1983 Sea of Japan earthquake
|Date||May 26, 1983|
|Areas affected||Japan, Aomori Prefecture, Akita Prefecture|
|Casualties||104 dead or missing (324 injured)|
The 1983 Sea of Japan earthquake or 1983 Nihonkai-Chubu earthquake occurred on May 26, at 11:59:57 local time (02:59:59.6 UTC), It had a magnitude of 7.8 on the moment magnitude scale. It occurred in the Sea of Japan, about 100 km west of the coast of Noshiro in Akita Prefecture, Japan. Out of the 104 fatalities, all but four were killed by the resulting tsunami, which struck communities along the coast, especially Aomori and Akita Prefectures and the east coast of Noto Peninsula. Images of the tsunami hitting the fishing harbor of Wajima on Noto Peninsula was broadcast on TV. The waves exceeded 10 meters (33 ft) in some areas. Three of the fatalities were along the east coast of South Korea (whether North Korea was affected is not known). The tsunami also hit Okushiri Island, the site of a more deadly tsunami 10 years later.
The northwestern side of Honshu lies on the southeastern margin of the Sea of Japan, an area of oceanic crust created by back-arc spreading from the late Oligocene to middle Miocene. The extensional tectonics associated with the spreading formed a series of N-S trending extensional faults and associated basins. Currently the area is being deformed by contractional tectonics, causing inversion of these earlier basins, forming anticlinal structures. It has been suggested that the northwestern coast of Honshu represents an incipient subduction zone, but there remain significant uncertainties about the existence of the Okhotsk Plate and the nature and precise location of its boundary in the Sea of Japan, if it does exist.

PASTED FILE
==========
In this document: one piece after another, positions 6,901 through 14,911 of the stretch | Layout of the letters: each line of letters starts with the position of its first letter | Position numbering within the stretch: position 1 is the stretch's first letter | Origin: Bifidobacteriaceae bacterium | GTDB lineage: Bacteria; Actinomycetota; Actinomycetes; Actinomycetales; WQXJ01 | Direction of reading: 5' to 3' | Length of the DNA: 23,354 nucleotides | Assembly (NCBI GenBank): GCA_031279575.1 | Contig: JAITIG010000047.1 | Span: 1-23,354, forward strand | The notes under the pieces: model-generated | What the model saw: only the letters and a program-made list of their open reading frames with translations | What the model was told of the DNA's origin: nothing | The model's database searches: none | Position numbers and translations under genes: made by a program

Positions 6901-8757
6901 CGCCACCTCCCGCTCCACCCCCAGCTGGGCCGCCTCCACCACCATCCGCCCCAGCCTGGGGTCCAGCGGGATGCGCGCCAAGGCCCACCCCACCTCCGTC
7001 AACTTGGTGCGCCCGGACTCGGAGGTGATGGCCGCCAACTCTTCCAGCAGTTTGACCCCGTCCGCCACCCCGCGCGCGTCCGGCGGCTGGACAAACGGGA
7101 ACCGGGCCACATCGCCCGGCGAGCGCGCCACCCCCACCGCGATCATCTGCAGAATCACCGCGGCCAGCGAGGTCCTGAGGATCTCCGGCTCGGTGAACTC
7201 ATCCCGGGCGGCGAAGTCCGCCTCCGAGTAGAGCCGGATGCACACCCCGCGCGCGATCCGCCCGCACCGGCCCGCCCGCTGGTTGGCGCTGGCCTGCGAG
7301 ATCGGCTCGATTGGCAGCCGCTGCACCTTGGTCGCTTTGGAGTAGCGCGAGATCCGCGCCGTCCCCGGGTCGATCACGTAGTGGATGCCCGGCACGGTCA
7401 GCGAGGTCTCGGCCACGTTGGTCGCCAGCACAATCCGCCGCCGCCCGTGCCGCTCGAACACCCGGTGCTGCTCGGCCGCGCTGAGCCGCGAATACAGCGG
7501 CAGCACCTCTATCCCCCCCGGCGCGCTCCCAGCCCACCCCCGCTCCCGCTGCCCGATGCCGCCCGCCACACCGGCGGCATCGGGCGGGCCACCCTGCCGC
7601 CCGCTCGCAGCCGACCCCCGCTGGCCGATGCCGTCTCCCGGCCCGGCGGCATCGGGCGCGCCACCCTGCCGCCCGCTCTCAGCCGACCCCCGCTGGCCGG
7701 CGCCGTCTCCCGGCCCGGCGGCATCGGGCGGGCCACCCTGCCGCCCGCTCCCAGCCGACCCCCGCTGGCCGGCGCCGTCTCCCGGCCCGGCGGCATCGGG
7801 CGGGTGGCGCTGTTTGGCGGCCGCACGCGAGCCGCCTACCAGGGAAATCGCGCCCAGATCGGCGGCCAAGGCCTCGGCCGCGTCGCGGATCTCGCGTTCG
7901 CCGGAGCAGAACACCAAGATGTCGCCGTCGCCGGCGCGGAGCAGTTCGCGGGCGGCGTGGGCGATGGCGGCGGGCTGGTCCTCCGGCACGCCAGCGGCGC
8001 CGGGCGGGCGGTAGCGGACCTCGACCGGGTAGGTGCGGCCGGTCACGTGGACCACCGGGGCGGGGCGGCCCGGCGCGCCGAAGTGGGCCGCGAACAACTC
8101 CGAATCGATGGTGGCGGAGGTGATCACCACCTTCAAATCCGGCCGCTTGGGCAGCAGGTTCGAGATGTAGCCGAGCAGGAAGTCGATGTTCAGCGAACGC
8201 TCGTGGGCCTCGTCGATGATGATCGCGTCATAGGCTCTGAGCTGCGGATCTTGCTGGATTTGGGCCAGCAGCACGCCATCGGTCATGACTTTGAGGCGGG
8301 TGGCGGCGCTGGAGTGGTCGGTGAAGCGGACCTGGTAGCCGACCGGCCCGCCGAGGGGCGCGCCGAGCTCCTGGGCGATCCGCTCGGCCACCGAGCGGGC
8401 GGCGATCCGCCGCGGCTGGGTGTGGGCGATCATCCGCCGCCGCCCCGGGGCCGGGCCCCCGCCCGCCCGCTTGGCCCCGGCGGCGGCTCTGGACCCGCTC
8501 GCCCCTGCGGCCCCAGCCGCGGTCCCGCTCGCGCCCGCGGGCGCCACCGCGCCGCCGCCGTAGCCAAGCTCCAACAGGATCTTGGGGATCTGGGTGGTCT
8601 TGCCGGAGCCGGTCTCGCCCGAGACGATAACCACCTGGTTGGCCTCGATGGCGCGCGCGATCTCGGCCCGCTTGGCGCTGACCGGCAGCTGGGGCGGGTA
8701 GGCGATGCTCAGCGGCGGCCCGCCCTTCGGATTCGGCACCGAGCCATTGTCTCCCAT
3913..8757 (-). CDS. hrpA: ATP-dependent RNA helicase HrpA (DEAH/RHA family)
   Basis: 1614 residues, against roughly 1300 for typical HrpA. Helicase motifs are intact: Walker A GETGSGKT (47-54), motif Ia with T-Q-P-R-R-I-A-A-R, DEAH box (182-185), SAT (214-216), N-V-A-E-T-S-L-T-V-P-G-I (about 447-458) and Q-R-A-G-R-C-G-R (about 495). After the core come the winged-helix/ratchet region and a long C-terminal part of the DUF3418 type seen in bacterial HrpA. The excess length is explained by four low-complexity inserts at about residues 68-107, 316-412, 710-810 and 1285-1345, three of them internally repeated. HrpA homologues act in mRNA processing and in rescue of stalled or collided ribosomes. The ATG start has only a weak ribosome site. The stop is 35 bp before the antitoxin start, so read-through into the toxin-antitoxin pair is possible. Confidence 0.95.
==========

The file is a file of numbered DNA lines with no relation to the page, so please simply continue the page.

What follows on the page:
The earthquake lasted for about 60 seconds. The focal mechanism indicates reverse faulting and the distribution of aftershocks is consistent with movement on a thrust plane dipping at 30° to the east. The rupture involved two separate faults, the more northerly of which trends NNW-SSE and the more southerly SSW-NNE. The rupture began on the southern fault before continuing on the northern fault after a delay of ten seconds. The maximum perceived intensity was V on the JMA scale (VIII on the Mercalli Intensity Scale).
The first wave of the tsunami struck the coast about 12 minutes after the earthquake, with a maximum run-up height of 14.9 m (49 ft) recorded on the Oga Peninsula. The initial models of the earthquake were unable to reproduce the short time interval between the shock and the first wave arrival at the coast. The possibility that the faults dipped to the west, which would have brought the tsunami source closer to the coast, was inconsistent with seismic data and slow aseismic slip on the southern fault immediately before the mainshock has been proposed as an explanation.
Tsunami deposits associated with this earthquake have been recognised onshore, on the coast and in the Sea of Japan. Offshore both mass failure deposits and turbidites have been observed that are dated to later than 1954 from high Caesium-137 levels in the overlying sediments.
Much of the earthquake damage was due to soil liquefaction, causing the collapse of houses and a number of road and rail accidents. The degree of liquefaction was the worst seen in Japan since the 1964 Niigata earthquake. The greatest effects were observed in areas underlain by loose Holocene aeolian and fluvial sands. Four people were killed by the effects of the earthquake shaking.
Tsunami warnings were issued 14 minutes after the earthquake, but many parts of the nearby coast were struck before any action could be taken. Many people were struck by the first wave either on the shoreline or on offshore building sites and there were a hundred deaths. The tsunami caused widespread damage to coastal defences, which had been designed for storms rather than tsunamis. The tsunami reached the coast of South Korea about 1–1½ hours after the earthquake, causing the death of three people.
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